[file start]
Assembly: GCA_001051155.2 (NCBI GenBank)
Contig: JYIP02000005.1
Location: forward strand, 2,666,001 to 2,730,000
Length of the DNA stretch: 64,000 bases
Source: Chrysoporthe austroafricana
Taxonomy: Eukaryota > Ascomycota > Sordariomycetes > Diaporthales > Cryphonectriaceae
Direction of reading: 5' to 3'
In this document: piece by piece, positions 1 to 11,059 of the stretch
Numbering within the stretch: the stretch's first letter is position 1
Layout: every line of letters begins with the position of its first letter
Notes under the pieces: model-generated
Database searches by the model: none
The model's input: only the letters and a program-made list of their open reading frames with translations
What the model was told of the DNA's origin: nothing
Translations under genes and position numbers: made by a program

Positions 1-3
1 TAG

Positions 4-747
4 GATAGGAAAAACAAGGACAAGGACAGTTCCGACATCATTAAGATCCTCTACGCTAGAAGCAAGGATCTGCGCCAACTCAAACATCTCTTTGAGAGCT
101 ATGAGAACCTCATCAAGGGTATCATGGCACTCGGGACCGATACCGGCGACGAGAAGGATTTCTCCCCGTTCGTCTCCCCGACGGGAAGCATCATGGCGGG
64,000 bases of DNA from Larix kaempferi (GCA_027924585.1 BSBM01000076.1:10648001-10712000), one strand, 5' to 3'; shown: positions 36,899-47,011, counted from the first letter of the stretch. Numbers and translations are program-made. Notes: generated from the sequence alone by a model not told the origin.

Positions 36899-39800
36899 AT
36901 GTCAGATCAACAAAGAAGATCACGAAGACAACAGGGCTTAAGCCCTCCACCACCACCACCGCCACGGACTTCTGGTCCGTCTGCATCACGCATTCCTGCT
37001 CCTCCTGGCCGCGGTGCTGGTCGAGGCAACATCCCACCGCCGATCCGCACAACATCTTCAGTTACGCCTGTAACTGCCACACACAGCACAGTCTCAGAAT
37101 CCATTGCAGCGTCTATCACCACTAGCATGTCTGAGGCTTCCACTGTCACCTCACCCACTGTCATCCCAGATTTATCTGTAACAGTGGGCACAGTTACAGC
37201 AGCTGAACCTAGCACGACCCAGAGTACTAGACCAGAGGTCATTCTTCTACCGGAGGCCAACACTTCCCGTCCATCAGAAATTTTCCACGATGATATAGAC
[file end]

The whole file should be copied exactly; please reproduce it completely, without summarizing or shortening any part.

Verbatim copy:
Assembly: GCA_001051155.2 (NCBI GenBank)
Contig: JYIP02000005.1
Location: forward strand, 2,666,001 to 2,730,000
Length of the DNA stretch: 64,000 bases
Source: Chrysoporthe austroafricana
Taxonomy: Eukaryota > Ascomycota > Sordariomycetes > Diaporthales > Cryphonectriaceae
Direction of reading: 5' to 3'
In this document: piece by piece, positions 1 to 11,059 of the stretch
Numbering within the stretch: the stretch's first letter is position 1
Layout: every line of letters begins with the position of its first letter
Notes under the pieces: model-generated
Database searches by the model: none
The model's input: only the letters and a program-made list of their open reading frames with translations
What the model was told of the DNA's origin: nothing
Translations under genes and position numbers: made by a program

Positions 1-3
1 TAG

Positions 4-747
4 GATAGGAAAAACAAGGACAAGGACAGTTCCGACATCATTAAGATCCTCTACGCTAGAAGCAAGGATCTGCGCCAACTCAAACATCTCTTTGAGAGCT
101 ATGAGAACCTCATCAAGGGTATCATGGCACTCGGGACCGATACCGGCGACGAGAAGGATTTCTCCCCGTTCGTCTCCCCGACGGGAAGCATCATGGCGGG
64,000 bases of DNA from Larix kaempferi (GCA_027924585.1 BSBM01000076.1:10648001-10712000), one strand, 5' to 3'; shown: positions 36,899-47,011, counted from the first letter of the stretch. Numbers and translations are program-made. Notes: generated from the sequence alone by a model not told the origin.

Positions 36899-39800
36899 AT
36901 GTCAGATCAACAAAGAAGATCACGAAGACAACAGGGCTTAAGCCCTCCACCACCACCACCGCCACGGACTTCTGGTCCGTCTGCATCACGCATTCCTGCT
37001 CCTCCTGGCCGCGGTGCTGGTCGAGGCAACATCCCACCGCCGATCCGCACAACATCTTCAGTTACGCCTGTAACTGCCACACACAGCACAGTCTCAGAAT
37101 CCATTGCAGCGTCTATCACCACTAGCATGTCTGAGGCTTCCACTGTCACCTCACCCACTGTCATCCCAGATTTATCTGTAACAGTGGGCACAGTTACAGC
37201 AGCTGAACCTAGCACGACCCAGAGTACTAGACCAGAGGTCATTCTTCTACCGGAGGCCAACACTTCCCGTCCATCAGAAATTTTCCACGATGATATAGAC